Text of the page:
The Firsts – Sarah Parker Remond
The Firsts – Sarah Parker Remond (2021)
For the Sarah Parker Remond Centre for the Study of Racism & Racialisation
This commissioned portrait commemorates the remarkable life of Sarah Parker Remond (1826, USA – 1894, Italy). It is part of Sasha Huber’s ongoing The Firsts portrait series which she began in 2017. This is a study of historical and systematic racism and its debilitating effects on members of the African Diaspora, with a focus on women as being further underrepresented throughout history. The suppression of this community has often hindered equitable societal and economic developments, and is directly linked to White supremacist thought and action. The Firsts suggests that this hindrance is the reason that even today someone can still be ‘the first Black person’ to achieve specific goals across many fields of practice and in different countries. Like Sarah Parker Remond, some individuals have courageously paved the way for future civil rights actions, and institutional racism and the prejudice involved in its execution within the western paradigm have been successful in holding people back, or then their achievements have not received the deserved recognition and acknowledgment. The Firsts is also dedicated to the first people from the African Diaspora who migrated to various European countries in the 19th and 20th century. The first portrait was of the teacher Rosa Emilia Clay (1875, Namibia – 1959, USA). She ended up in Finland in 1888, with a family of missionaries, like many children brought from Ambomaa (now Namibia). In 1899 she became the first person from the African continent to be granted Finnish citizenship. Due to racism and differential treatment in Finland, Clay decided to move to the United States in 1904. There she was an active director of the American Community Choir and Theater, a teacher of the Finnish language, and a cultural activist in the labor movement. In December 2020 the City of Tampere in Finland announced the renaming of a prominent central square in honor of Rosa Emilia Clay.
Earlier portraits are of the sculptor Edmonia Lewis (1844, USA – 1907, UK) who was one of the first Black artists in Rome and a friend of Sarah Parker Remond. This portrait was made during an artist’s residency in Rome. It was the first portrait of which Huber made a stop motion video. The music for the video was composed and performed by Mélissa Laveaux, who originally introduced Huber to Lewis.
The Arctic explorer Matthew Henson (1866, USA – 1955, USA) was the first person to reach the North Pole, on April 6th, 1909. His role in the Robert Peary expedition was minimized on account of his skin colour, and was only acknowledged thirty years later.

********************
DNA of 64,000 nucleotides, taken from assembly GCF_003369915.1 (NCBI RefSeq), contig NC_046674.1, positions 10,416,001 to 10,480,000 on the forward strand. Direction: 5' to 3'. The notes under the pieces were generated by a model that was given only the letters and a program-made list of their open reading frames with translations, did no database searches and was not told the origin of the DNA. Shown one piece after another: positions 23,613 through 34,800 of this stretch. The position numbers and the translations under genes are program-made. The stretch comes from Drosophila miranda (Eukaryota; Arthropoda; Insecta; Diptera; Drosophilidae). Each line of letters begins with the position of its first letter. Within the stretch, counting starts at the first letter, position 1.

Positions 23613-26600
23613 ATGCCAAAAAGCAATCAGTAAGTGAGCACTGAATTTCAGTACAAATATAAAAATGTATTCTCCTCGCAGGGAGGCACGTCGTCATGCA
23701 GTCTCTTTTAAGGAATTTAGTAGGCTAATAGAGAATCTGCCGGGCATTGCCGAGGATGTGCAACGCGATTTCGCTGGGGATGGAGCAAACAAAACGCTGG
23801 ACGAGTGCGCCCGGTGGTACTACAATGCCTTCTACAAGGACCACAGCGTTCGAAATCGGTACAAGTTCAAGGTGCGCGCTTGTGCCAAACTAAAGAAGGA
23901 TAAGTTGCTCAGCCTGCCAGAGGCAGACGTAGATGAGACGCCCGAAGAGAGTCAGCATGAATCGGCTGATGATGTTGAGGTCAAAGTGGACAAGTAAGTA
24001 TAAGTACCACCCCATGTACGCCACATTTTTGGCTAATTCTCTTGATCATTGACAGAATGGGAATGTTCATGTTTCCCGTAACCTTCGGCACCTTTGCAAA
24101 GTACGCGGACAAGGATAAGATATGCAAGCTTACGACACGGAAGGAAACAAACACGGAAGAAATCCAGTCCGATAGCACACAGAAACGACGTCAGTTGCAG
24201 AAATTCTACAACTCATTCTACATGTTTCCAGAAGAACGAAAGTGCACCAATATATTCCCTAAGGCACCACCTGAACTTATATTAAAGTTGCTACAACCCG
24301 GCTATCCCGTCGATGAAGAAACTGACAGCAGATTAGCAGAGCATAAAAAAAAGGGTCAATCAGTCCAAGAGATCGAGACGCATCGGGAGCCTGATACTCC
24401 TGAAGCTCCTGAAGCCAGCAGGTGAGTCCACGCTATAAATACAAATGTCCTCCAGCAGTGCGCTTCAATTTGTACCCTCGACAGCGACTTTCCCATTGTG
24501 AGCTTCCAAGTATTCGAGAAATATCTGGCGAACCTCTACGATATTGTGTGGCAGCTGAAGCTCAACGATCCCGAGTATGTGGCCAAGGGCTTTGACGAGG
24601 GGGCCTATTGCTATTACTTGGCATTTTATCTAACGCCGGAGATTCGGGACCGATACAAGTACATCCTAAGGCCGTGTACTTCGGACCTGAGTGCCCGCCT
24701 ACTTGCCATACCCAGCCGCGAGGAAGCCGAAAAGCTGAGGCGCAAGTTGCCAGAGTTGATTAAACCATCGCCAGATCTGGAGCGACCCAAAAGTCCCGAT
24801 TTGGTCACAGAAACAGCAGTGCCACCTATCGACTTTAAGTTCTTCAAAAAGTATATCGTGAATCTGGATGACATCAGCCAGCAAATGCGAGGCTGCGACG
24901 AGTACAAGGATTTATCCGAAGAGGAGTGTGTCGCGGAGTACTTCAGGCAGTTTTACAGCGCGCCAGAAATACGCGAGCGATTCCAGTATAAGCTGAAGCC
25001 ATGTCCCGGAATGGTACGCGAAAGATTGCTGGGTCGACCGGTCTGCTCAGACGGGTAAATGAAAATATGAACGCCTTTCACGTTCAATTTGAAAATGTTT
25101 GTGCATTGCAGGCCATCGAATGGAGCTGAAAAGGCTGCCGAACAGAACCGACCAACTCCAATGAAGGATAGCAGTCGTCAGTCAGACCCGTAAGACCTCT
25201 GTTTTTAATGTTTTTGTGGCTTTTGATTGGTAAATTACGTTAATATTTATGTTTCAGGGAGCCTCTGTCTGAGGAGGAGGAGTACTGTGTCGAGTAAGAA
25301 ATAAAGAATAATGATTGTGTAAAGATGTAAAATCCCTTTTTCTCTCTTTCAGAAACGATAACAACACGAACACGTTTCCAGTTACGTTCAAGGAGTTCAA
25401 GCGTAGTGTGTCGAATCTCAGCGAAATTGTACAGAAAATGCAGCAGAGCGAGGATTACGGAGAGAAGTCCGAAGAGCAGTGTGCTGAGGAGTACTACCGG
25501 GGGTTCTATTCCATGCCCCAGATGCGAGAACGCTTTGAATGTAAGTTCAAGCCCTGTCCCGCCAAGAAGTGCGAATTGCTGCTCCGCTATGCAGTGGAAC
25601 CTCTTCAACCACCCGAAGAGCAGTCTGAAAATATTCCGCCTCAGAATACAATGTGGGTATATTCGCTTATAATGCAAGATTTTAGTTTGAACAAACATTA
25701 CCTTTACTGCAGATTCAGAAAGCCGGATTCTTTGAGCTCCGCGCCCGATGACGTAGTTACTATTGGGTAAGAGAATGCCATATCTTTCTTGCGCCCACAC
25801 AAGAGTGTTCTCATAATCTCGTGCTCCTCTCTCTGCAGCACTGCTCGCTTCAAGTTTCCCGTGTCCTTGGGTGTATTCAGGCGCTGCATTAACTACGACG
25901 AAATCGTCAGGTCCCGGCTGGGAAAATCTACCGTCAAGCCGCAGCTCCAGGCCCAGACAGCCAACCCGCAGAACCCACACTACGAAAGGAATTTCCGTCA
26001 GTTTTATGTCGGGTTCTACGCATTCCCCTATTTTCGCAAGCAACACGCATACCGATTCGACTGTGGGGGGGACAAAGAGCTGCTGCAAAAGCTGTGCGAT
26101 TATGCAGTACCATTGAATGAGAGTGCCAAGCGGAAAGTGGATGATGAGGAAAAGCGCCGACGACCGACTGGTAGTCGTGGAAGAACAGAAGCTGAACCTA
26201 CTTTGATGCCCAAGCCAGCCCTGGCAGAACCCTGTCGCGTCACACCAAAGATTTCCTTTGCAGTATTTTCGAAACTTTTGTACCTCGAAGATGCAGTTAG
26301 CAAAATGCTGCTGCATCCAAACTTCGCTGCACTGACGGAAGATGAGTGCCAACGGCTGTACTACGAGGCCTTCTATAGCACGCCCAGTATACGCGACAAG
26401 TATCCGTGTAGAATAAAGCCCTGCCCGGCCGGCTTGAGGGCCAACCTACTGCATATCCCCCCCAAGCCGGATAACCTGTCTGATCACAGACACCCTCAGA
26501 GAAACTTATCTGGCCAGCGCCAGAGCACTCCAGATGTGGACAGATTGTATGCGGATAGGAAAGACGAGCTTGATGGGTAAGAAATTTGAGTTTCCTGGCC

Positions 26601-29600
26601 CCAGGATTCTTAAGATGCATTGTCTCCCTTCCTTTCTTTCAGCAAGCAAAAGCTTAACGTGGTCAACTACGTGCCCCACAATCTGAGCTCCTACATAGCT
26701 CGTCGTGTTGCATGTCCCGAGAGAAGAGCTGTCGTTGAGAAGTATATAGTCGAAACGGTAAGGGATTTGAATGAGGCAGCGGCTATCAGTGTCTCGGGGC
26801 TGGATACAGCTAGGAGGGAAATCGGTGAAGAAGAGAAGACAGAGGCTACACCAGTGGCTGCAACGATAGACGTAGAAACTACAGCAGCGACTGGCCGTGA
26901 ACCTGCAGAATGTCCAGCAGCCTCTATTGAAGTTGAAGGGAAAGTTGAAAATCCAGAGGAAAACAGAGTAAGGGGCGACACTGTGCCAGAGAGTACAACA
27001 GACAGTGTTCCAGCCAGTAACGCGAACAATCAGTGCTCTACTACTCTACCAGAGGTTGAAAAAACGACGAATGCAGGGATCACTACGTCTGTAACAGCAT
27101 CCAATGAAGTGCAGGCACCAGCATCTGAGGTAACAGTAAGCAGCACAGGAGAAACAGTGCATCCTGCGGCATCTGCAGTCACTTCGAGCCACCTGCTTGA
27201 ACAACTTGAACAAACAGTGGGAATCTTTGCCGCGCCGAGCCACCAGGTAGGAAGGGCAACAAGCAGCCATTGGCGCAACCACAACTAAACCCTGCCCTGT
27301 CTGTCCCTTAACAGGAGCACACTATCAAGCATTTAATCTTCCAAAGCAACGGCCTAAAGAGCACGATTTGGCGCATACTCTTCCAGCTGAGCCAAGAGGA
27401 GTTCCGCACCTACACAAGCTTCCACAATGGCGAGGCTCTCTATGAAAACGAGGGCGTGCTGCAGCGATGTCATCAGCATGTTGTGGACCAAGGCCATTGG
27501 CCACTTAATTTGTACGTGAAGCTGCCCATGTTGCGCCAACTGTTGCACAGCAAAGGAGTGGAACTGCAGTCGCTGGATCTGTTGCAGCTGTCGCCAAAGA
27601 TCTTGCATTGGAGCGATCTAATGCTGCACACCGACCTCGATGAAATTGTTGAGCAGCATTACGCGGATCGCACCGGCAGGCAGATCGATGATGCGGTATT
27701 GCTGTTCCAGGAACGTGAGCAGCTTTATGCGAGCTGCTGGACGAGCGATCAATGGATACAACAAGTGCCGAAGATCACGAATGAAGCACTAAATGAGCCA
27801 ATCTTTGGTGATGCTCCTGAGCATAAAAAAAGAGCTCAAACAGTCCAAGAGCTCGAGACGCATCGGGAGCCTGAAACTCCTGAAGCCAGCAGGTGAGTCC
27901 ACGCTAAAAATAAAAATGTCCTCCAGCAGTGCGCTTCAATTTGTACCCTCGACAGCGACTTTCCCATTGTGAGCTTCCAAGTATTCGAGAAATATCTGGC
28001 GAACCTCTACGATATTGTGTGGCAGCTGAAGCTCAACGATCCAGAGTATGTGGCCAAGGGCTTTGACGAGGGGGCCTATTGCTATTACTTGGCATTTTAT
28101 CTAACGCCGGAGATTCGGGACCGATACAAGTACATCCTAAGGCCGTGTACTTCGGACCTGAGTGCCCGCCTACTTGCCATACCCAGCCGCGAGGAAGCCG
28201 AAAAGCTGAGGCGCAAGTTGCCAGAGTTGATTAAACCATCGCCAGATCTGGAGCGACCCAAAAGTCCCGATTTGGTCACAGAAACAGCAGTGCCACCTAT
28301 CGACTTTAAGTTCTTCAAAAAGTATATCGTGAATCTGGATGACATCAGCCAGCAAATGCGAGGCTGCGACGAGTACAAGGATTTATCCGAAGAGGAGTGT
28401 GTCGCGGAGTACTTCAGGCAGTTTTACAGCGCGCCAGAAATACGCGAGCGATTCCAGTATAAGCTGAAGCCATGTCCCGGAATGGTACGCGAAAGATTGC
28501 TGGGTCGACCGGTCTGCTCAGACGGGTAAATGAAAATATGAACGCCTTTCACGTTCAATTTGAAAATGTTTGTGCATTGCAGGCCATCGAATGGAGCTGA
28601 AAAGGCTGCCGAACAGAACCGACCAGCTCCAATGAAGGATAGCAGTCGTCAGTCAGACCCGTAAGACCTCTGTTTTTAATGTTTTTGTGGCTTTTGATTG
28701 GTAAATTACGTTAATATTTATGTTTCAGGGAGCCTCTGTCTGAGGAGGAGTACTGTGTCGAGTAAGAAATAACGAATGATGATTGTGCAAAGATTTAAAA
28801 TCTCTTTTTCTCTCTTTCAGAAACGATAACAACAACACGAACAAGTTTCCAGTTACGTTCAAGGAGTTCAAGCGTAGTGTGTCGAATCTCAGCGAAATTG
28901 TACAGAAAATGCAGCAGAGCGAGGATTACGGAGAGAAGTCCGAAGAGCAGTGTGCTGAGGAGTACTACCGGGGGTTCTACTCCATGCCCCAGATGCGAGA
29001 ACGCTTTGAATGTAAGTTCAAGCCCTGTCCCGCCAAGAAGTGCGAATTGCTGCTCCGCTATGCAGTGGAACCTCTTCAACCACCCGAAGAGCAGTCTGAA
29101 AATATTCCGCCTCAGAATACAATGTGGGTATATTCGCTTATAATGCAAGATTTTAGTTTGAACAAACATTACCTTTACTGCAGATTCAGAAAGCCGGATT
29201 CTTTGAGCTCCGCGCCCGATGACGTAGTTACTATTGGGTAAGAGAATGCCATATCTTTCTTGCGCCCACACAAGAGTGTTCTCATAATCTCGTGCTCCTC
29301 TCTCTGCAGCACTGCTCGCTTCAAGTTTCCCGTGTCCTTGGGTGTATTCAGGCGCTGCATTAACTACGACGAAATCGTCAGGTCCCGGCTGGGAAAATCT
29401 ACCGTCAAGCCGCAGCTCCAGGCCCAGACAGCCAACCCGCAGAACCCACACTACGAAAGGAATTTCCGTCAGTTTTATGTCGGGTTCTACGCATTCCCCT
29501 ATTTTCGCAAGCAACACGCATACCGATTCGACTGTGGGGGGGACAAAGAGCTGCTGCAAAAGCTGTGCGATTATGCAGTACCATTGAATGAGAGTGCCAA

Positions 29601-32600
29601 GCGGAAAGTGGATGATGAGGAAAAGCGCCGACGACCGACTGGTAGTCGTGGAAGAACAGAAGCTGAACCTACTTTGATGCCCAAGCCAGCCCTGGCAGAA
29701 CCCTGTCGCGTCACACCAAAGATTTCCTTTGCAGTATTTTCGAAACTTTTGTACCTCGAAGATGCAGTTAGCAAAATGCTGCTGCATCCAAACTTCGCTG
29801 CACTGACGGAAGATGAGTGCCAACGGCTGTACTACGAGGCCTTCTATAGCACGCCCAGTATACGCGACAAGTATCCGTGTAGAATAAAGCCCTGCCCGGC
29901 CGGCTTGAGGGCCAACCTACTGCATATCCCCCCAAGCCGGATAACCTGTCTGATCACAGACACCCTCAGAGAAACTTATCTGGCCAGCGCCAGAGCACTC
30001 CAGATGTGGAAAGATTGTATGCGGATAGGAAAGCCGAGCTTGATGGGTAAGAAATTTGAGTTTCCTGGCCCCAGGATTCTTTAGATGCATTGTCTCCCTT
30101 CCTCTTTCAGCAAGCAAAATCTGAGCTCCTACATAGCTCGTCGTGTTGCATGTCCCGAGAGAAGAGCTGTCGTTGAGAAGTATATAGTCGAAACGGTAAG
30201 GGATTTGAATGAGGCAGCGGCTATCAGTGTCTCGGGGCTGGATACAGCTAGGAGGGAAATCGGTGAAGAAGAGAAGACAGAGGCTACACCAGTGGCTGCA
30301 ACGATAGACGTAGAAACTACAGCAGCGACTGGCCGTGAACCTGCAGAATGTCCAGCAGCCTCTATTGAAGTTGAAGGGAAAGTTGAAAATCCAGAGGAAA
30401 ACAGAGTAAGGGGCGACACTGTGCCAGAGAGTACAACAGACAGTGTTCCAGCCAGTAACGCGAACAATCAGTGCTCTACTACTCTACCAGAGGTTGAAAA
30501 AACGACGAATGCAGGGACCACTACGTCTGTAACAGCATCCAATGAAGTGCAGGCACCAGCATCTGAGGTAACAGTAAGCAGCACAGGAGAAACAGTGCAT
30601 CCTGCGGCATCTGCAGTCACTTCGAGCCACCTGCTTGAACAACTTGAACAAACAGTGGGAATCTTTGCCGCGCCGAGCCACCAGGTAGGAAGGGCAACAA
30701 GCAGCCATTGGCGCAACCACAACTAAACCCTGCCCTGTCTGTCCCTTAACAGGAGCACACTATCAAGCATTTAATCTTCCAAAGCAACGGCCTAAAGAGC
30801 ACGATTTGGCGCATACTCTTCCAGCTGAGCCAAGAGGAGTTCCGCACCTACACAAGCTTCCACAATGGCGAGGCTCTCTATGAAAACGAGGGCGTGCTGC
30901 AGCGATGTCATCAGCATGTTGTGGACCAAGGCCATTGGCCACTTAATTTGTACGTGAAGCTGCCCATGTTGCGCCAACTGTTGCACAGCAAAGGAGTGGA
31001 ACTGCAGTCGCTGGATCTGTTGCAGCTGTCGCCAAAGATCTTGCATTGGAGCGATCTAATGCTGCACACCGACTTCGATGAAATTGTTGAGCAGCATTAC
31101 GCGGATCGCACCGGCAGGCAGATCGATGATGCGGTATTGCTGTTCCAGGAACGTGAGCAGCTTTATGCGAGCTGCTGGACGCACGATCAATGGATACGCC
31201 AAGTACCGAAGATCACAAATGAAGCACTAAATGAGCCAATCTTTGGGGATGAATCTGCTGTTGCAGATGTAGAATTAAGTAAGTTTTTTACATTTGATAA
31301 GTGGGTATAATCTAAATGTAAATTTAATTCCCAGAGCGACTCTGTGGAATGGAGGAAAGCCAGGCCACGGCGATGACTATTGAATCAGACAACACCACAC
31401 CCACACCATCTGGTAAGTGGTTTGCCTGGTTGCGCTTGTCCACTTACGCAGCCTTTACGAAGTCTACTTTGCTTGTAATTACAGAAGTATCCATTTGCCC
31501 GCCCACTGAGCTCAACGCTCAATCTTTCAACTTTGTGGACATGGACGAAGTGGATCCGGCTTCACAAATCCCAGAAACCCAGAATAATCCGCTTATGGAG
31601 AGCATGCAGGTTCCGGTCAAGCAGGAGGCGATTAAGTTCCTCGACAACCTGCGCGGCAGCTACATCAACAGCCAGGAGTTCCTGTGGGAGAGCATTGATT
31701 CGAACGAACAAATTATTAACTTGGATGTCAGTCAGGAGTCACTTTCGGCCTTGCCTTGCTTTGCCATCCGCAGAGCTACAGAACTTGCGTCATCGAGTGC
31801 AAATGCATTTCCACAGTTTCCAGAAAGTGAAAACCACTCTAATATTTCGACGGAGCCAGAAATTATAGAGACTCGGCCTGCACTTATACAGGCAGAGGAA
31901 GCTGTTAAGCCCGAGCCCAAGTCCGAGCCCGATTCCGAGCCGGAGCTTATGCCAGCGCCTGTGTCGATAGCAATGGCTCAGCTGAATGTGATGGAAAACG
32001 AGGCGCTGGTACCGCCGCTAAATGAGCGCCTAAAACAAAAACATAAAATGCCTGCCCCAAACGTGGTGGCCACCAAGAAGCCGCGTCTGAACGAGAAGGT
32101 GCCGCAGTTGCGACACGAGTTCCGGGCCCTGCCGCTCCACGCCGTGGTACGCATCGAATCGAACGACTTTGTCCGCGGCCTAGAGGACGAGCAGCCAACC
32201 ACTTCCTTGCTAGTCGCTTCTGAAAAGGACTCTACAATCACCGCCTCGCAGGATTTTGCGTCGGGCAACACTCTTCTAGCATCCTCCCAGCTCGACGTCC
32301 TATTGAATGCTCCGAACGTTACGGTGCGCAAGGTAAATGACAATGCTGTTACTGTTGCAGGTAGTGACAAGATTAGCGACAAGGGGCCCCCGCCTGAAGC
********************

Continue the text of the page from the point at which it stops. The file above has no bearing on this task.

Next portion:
The novelist James Baldwin (1924, USA – 1987, France) was one of the first Black people in the Swiss mountain village of Leukerbad, where he worked periodically on his first novel, Go Tell It on the Mountain, in 1951–53. He writes about his experience in the essay Stranger in the Village. This particular portrait is in public space, made directly onto one of the window shutters of his then partner Swiss painter Lucien Happersberger’s family chalet where he lived in Leukerbad, with the acknowledgement of the James Baldwin Estate in New York.
The author, actor and ex-politician Jani Toivola (1977, Finland) was the first Black parliamentarian in Finland (2011–2019). The portrait was a collective gift to him from us, the BIPoC community in Helsinki, as a thank you for his pioneering work and inspiration.
Yemi Akinyemi Dele (1981, Czechia) is one of the first Afro-Czech choreographers and a multi-disciplinary creator who works worldwide, and supports young people in Nigeria and in the LGBTQ+ community.
An upcoming portrait is that of Katherine Johnson (1918, USA – 2020, USA) who was a mathematician at NASA. She calculated the trajectories for the Apollo 11 moon landing in 1969.
Huber has used a compressed-air staple gun to create these portraits, aware of its symbolic significance as a weapon. She realised when she first started working with this method in 2004 that the symbolism of this tool offers her a way to renegotiate unequal power dynamics. For Huber stapling was initially a way of ‘shooting back’ and has evolved from there to ‘stitching the colonial wound’, as a way of tending these deep wounds and making them visible in a sonic and haptic way. For this particular portrait series she is working on a base of black-painted acoustic board. She relates to this material used to mute sound as a way to address the often muted histories of the people depicted. She recently started calling these artworks ‘pain-things’.
The Firsts – Sarah Parker Remond
Metal staples on painted acoustic board, 100 cm x 100 cm
This page was published 24 February 2022.